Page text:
Now some heartening news along the Viridian Design line.

Early Viridian Notes had a "Viridian Ranking System." This effort – I used to do it with paper and a pen – is now more or less present in a whole host of social software apps. There is vigorous experimentation here. It has become a lively area.

Almost everything I was attempting to do in 1998 is now being done better, on a larger scale, and by better-organized groups, in 2004.
Some webloggers have larger readerships than nationally-known newspapers. Granted, they are mostly cranks, but this is no fad. The Web is activism now. I may be their gray eminence, so I suppose I'm justifiably proud, but it's impossible to overemphasize how with-it these Worldchanging characters are. I hope they can manage the transition when they go from a claque of hobbyists into the big time – whatever that may be.
I prophesied for years that there would someday be a slick, elegant, designery consumer Greenness. Well, here it is, all you can buy and then some. Look at that list of "design related" sites. It is chock ablock with Viridian fellow-travellers. Bruce Mau is not kidding. This is a mover and shaker of the design world, demanding massive change. And Bruce Mau's demand is a legitimate demand. Only massive change will do. We are going to get some.

This is the dark clincher, here.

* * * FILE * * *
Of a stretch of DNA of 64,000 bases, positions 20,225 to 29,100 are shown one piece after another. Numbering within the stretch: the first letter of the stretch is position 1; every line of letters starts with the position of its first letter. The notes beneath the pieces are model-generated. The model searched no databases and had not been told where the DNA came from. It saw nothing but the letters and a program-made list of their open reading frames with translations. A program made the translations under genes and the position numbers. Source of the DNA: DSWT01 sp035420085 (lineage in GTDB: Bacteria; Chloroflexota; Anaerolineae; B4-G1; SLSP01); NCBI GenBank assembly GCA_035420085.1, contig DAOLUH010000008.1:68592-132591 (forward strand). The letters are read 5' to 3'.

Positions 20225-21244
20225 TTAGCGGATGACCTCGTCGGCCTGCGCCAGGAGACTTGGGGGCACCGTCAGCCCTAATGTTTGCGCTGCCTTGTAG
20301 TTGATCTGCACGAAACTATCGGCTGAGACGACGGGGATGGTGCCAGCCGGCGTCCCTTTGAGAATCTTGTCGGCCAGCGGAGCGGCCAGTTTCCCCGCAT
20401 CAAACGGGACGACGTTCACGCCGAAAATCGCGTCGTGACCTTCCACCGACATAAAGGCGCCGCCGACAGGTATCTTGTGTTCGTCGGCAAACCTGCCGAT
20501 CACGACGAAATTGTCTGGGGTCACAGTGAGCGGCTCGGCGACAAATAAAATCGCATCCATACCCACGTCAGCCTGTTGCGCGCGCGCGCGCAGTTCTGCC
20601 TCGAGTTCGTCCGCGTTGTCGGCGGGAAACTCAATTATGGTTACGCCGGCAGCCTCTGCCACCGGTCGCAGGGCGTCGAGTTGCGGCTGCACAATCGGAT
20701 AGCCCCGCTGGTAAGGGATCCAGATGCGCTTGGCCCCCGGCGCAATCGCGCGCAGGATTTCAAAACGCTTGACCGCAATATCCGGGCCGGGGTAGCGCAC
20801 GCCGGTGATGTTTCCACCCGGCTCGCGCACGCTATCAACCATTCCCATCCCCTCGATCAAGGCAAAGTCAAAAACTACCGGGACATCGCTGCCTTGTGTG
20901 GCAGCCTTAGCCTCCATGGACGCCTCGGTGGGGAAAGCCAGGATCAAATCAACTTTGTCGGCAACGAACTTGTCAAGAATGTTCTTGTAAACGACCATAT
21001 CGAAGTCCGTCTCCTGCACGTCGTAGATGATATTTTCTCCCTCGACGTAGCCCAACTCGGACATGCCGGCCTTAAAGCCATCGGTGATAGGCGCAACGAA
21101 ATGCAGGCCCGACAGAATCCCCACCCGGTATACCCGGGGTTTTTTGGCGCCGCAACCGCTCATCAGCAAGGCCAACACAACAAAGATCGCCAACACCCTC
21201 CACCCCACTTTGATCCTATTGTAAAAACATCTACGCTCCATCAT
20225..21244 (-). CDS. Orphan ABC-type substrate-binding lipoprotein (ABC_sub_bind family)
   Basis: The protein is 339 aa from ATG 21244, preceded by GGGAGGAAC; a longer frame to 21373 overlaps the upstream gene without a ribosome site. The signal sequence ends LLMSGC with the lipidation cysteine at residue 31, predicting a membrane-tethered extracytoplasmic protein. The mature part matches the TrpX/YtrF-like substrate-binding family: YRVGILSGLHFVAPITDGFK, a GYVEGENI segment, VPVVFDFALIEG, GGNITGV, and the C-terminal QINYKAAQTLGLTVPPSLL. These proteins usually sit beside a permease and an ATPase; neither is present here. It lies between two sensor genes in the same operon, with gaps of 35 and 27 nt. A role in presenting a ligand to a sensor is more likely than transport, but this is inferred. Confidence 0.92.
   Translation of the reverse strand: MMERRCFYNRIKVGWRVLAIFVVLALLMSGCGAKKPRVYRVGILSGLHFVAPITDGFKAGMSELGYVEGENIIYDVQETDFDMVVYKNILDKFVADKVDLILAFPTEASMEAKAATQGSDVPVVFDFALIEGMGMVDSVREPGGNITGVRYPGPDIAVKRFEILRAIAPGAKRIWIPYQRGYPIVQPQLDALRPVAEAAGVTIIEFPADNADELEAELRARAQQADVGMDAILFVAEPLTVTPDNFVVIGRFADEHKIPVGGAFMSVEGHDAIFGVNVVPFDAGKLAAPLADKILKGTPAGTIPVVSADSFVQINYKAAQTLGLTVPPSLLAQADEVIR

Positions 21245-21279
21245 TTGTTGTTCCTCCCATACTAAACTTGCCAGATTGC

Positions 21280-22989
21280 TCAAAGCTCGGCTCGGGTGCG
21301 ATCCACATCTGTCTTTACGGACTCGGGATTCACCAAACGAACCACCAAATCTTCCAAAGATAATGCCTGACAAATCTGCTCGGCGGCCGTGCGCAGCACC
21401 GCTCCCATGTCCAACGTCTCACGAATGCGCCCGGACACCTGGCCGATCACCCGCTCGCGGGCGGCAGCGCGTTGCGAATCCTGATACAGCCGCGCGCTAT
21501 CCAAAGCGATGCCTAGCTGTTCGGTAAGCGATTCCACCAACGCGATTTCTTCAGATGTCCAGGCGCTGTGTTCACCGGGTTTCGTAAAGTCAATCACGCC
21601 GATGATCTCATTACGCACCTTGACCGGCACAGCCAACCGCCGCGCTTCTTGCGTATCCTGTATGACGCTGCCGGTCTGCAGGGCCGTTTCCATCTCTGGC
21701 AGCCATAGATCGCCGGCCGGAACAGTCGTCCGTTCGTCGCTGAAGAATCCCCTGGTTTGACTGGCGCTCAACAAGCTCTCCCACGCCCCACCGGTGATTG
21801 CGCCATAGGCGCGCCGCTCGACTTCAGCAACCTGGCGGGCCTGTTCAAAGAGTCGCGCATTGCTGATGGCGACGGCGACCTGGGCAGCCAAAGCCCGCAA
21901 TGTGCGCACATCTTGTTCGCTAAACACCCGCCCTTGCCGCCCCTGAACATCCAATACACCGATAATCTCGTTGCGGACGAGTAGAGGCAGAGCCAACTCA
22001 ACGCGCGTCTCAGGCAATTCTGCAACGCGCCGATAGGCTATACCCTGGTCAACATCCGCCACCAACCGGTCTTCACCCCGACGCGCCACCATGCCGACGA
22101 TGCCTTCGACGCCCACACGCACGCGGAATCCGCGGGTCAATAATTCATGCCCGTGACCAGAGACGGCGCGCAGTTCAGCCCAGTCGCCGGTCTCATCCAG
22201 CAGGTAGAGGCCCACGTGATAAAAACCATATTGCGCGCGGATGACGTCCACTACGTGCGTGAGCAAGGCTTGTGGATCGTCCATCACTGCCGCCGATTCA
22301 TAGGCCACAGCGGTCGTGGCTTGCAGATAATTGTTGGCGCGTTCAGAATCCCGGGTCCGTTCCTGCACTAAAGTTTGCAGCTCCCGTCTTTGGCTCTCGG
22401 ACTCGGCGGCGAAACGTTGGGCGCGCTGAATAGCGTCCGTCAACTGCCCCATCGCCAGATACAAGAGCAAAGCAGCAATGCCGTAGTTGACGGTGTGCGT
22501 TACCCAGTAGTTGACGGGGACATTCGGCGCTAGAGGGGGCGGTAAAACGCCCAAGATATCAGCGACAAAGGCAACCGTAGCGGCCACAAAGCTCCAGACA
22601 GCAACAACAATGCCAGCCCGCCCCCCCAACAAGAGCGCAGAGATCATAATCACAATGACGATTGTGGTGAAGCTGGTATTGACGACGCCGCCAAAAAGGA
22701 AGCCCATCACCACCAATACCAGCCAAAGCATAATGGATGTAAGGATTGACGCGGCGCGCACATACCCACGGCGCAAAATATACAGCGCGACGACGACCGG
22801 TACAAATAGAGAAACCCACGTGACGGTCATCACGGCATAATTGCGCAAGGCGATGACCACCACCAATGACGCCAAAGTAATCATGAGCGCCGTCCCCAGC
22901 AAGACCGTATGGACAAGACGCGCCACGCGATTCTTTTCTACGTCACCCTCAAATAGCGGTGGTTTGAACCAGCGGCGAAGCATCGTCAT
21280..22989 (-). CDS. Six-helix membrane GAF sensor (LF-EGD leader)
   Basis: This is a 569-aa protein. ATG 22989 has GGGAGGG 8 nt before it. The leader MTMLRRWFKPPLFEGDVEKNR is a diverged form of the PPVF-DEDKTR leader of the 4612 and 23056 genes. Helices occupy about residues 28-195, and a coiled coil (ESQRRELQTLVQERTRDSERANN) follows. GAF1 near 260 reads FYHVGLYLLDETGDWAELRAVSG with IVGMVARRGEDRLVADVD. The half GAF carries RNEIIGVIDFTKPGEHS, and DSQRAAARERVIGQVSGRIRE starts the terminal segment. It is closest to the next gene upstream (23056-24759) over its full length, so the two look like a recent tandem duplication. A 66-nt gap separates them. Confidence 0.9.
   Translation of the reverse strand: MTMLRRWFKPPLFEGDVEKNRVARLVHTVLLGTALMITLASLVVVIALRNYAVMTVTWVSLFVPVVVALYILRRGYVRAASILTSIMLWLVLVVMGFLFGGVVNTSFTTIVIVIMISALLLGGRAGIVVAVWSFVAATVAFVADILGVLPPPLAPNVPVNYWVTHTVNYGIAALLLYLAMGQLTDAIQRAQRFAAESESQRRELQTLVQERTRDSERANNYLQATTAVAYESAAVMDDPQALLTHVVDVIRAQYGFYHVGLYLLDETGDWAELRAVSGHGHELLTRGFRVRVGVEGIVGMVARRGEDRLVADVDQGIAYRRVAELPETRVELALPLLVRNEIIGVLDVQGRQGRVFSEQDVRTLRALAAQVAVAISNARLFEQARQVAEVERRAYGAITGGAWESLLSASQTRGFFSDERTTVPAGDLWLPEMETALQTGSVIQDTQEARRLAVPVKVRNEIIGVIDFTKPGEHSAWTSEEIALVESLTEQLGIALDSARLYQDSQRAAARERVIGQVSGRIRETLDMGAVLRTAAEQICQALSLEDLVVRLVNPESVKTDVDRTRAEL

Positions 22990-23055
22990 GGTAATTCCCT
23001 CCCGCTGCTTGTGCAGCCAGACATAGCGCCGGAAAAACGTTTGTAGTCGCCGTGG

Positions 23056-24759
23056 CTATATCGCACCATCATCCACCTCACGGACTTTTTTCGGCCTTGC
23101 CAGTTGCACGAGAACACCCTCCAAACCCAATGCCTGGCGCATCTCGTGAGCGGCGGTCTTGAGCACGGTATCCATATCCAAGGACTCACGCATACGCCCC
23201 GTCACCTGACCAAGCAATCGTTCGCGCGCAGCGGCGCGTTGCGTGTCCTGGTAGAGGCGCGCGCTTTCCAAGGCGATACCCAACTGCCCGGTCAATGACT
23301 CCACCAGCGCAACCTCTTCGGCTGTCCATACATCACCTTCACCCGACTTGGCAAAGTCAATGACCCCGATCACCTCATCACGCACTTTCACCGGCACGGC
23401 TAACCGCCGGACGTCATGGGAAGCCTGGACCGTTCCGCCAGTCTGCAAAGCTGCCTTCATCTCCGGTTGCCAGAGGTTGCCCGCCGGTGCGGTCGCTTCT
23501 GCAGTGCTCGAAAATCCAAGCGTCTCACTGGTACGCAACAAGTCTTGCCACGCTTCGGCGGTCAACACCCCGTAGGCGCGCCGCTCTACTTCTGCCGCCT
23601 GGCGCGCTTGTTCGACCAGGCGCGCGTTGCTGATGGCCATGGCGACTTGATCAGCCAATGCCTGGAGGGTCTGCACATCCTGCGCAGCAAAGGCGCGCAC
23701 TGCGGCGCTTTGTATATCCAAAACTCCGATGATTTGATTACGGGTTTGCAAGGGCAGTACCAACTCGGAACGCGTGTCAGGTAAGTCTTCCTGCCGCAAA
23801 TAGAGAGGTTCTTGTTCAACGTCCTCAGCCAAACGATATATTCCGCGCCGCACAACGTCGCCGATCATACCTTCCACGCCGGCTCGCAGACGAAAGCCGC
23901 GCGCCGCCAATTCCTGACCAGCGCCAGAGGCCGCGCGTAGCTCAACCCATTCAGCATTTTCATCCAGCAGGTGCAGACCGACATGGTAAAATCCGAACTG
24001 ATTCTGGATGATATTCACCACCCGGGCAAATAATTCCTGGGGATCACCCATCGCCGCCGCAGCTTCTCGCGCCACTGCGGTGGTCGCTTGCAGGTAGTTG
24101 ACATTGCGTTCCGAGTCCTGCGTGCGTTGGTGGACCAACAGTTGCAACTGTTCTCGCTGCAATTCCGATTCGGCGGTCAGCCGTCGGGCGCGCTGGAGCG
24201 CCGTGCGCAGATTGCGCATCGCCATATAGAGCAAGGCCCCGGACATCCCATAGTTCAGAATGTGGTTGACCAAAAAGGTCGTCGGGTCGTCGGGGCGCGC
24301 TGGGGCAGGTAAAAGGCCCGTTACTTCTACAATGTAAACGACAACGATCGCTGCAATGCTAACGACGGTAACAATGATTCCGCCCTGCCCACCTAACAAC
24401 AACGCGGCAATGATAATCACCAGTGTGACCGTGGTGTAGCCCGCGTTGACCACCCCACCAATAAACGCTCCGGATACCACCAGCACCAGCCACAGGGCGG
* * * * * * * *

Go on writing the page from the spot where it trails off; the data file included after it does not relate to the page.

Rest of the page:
If our abuse of the atmosphere is genuinely causing the biosphere itself to spew extra CO2, then we are in for it. If that's for real, it means that every grim prognostication alarmists prophesied for 2100 will be happening within our own lifetimes. It won't be slow, if this is so. It will be fast, fast.

The going is getting weird. The weird are turning pro.

I have been asked to take a year-long guest residency, teaching design at the Art Center College of Design in Pasadena, California.

This school is in the Los Angeles basin, the epicenter of Southern Californian car culture, the etymological origin of the term "smog," and a metroplex that arm-wrestles Houston every year for the crown of the most polluted city in the USA. If there's a heart to the Greenhouse beast, well, it can't be far from Pasadena.

I'm taking the job. It's time to become the change we want to see.

For the year 2005, the Viridian Pope-Emperor is becoming a design professor. I have a number of ambitious developments in mind for Viridian list, because, starting January, design will become my career. I'm leaving Texas and I'm becoming Californian. For a while, anyhow.

The Pope-Emperor asks your prayers.

O=c=O O=c=O O=c=O O=c=O
O=c=O O=c=O O=c=O O=c=O